Severe Coral Bleaching Predicted in Coral Sea

Written by on January 7, 2009 in Marine Life
Bleached Coral

Bleached Coral, Souce: Wikipedia

A devastating coral bleaching episode is predicted to occur in the Coral Sea between now and February.  If the bleaching has the effects that NOAA is predicting, marine life in the surrounding areas will be severely damaged.

Reports from NOAA say that the bleaching will occur in parts of the Coral Sea, adjacent to Australia’s Great Barrier Reef and the Coral Triangle.  This 5.4 million square kilometer area is considered to be the center of marine life.  The Coral Triangle stretches from the Philippines to Malaysia and Papua New Guinea and is home to 75% of all known species of coral.

Richard Leck, Climate Change Strategy leader for World Wildlife Fund’s (WWF) Coral Triangle Program, says “this forecast bleaching episode will be caused by increased water temperatures and is the kind of event we can expect on a regular basis if average global temperatures rise above [more than]  2 degrees.”

Not only would this bleaching episode devastate coral populations and the surrounding marine life, but it would also have serious impacts on the local Australian communities who depend on the reefs for their livelihoods.  More than 120 million people rely on the Coral Triangle alone.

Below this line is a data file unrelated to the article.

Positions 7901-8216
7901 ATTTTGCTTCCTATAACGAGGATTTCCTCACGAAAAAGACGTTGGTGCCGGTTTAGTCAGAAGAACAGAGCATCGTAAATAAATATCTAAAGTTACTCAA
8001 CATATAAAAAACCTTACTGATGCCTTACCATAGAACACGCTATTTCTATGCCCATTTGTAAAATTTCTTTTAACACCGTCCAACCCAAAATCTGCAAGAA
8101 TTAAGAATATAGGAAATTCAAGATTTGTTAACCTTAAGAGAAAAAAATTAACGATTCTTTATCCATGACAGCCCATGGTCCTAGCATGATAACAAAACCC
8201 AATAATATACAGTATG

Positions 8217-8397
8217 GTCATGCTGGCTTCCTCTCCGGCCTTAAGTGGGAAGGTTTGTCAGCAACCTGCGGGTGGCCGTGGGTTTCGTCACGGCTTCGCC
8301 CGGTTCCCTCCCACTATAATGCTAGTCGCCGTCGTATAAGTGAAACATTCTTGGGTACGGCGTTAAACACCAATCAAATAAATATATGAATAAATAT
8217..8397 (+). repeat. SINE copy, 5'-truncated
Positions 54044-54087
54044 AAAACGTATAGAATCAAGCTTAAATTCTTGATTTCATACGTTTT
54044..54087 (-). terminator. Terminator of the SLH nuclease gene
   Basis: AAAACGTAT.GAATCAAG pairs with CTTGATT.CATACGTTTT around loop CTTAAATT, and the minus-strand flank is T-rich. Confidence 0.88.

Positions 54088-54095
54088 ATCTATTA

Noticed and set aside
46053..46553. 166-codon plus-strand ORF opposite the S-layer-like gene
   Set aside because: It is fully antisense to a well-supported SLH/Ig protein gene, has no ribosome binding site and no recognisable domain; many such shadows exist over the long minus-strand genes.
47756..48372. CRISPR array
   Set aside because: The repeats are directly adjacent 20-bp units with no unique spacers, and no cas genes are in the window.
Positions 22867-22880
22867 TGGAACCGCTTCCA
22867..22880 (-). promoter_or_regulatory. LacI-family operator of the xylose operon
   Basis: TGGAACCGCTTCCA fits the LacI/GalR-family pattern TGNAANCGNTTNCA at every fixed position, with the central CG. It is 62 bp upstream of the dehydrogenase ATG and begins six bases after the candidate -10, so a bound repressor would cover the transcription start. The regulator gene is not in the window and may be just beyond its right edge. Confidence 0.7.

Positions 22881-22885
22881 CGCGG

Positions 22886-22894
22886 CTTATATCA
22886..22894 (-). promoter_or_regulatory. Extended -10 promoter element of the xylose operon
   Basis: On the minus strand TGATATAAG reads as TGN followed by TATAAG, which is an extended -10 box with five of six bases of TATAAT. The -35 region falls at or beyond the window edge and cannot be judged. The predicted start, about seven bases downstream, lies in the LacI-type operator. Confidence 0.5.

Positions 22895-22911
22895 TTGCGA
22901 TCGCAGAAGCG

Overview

Just last week the Australian Government announced a 2020 target for reducing greenhouse gas pollution by 5%.  WWF say this is completely inadequate and reductions of at least 25% are necessary by 2020.  WWF is urging the Australian government to declare the Coral Sea a marine protected area.

Copyright © 2009 by Marine Science Today, a publication of OceanLines LLC

About the Author

About the Author: Emily Tripp is the Publisher and Editor of MarineScienceToday.com. She holds marine science and biology degrees from the University of Miami's Rosenstiel School of Marine and Atmospheric Science and a Master of Advanced Studies degree in Marine Biodiversity and Conservation from Scripps Institution of Oceanography. When she's not writing about marine science, she's probably running around outside or playing with her dog. .

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